August 27, 2020
When I started in the finance field, I had one goal: Deliver the perfect plan to every client I had.
I developed a system using complex calculus and economic models to deliver this perfection to each client. I was so proud of my work because it provided the mathematically fastest path to wealth and my clients could retire ten years earlier or gain 30%-to-50% more money along the way. It was a work of art.
Unfortunately, it wasn’t catching on. I had provided these overly in-depth plans that mathematically made financial decisions so abundantly clear that clients wouldn’t need to worry about money. The problem? The clients didn’t follow the advice. Young and new to the financial field, I had failed to remember one important factor: People don’t always do the smart thing when it comes to money. They, in fact, do very unpredictable things with money. My role wasn’t to pigeon-hole them into an idealized system, perfect in a vacuum. Instead, I had to build pragmatic systems to predict and adapt to imperfect decisions.
This designed flexibility ended up also making my systems more responsive to fast developing opportunities. My lack of perfection became my strength when I used to believe my clients wanted perfect.
Running a business is a messy, complicated and trying endeavour. You’ll regularly deal with issues far outside your control and be asked to navigate them with grace. Your clients will change their minds. They will find hidden issues that weren’t possible to predict. They will expect unrealistic deadlines. It isn’t always possible to serve their every need. Or sometimes it’s just hard.
But you shouldn’t strive for perfection. It can destroy any potential business effort. The pursuit of perfection prevents new businesses from launching because the owners want every little aspect of the business to run exactly as they want, before any clients exist. The pursuit of perfection leaves you missing deadlines, all to achieve some slightly better version of what you already created. The pursuit of perfection leaves you late to launch, leaving your business behind competitors. Essentially, perfection can sink a business.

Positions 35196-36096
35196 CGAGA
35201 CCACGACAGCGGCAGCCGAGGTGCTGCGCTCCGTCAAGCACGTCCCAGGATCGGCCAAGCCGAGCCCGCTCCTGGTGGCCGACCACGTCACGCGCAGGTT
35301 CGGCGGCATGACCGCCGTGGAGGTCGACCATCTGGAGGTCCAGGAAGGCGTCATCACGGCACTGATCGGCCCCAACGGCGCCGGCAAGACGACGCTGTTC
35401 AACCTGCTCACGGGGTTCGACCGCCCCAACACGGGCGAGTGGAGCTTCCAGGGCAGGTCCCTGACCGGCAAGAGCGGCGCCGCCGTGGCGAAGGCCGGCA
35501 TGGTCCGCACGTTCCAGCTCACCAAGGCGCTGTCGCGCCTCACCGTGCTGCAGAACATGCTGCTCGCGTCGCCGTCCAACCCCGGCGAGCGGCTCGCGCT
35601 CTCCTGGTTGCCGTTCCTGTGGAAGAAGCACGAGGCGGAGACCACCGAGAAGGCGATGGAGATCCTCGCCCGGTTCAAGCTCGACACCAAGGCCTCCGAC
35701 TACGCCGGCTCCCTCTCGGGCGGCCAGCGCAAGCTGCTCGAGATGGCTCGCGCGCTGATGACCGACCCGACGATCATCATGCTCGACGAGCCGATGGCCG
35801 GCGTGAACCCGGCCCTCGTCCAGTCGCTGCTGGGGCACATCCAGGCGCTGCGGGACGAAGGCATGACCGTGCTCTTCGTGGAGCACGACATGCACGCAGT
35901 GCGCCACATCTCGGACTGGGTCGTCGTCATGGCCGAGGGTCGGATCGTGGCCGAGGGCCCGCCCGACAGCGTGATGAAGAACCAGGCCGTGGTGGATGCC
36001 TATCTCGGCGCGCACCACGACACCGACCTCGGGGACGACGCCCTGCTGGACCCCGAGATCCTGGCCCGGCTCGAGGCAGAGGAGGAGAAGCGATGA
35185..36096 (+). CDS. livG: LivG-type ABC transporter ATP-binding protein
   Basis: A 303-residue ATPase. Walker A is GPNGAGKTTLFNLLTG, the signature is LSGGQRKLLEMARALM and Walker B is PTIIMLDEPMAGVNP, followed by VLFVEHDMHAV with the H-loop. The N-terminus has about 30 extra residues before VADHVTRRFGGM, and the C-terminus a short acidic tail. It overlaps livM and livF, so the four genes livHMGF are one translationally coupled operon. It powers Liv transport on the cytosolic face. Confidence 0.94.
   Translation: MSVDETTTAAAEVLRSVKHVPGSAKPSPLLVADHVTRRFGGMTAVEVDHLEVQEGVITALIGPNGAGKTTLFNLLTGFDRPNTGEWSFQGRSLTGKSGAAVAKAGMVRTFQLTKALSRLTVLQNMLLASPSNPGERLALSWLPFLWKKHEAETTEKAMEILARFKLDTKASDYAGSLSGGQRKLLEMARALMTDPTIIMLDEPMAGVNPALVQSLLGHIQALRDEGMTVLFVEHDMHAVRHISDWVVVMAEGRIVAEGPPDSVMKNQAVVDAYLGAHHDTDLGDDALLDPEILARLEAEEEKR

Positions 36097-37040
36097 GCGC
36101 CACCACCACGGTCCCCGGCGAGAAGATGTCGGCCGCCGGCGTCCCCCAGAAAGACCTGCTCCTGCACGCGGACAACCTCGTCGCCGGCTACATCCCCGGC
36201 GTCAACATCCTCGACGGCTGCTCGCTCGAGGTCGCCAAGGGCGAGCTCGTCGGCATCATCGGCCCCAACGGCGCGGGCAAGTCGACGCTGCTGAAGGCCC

Instead of seeking perfection, you need to position yourself in a way that can respond to the unexpected. It’s similar to the financial strategies I built. When things aren’t perfect, you still need to prove that the job can get done. But it’s how smart businesses move forward. You see it all the time in software firms, which deliver versions of the product, knowing customers will find bugs in the system. The mass use of the software, though, allows for quicker recognition of the bugs, which the company then fixes. They’re not seeking perfection in that first delivery. Instead, they’re seeking information, so they can better adapt and tweak the product. Perfection would be an enemy of this process.
When you realize your search for perfection has become a business flaw, instead of tweaking everything under the sun, reframe imperfections as a strength. Here’s where you can look for the opportunity.
As a new business, you must provide an excellent experience. This requires focusing your business on your company’s strengths. The same goes for you.
Part of perfection is trying to have a hand in everything that happens in your company. Stop trying to overextend yourself or doing parts of the job you’re not an expert in. Instead, you must give your team the ability to do the job, outsource duties you don’t do well and avoid tasks you’re not familiar with. It’s common for new entrepreneurs to fail by accepting roles outside their area of expertise, simply to try and please a client. They end up falling behind or having to redo work as they make mistakes. Don’t do this.